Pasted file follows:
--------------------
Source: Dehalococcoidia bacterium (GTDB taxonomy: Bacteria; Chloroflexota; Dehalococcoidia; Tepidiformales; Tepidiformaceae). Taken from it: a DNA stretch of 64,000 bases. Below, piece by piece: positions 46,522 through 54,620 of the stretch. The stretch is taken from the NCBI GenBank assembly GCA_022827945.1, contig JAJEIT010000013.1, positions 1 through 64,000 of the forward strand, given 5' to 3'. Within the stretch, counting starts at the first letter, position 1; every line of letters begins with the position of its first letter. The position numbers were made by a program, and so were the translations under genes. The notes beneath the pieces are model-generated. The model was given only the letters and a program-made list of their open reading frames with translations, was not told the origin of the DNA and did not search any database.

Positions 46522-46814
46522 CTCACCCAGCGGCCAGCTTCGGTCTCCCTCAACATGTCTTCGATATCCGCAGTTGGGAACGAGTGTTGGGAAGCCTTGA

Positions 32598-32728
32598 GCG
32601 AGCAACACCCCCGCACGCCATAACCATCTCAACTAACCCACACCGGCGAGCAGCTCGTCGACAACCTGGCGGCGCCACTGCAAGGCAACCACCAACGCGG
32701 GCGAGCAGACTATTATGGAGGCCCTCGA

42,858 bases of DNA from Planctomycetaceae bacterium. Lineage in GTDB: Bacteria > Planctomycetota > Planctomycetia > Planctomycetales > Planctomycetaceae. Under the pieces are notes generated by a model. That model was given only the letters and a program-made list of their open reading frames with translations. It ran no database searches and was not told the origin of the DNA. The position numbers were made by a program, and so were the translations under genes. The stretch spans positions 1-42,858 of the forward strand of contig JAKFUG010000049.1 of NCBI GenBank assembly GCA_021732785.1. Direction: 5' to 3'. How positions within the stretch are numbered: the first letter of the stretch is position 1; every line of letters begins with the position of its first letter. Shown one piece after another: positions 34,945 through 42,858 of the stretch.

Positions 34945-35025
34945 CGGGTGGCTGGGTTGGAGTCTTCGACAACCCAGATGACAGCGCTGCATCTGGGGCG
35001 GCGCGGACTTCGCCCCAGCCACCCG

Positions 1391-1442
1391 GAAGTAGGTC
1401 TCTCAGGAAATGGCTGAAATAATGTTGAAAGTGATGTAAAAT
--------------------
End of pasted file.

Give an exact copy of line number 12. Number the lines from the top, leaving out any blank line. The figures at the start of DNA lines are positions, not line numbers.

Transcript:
Positions 1391-1442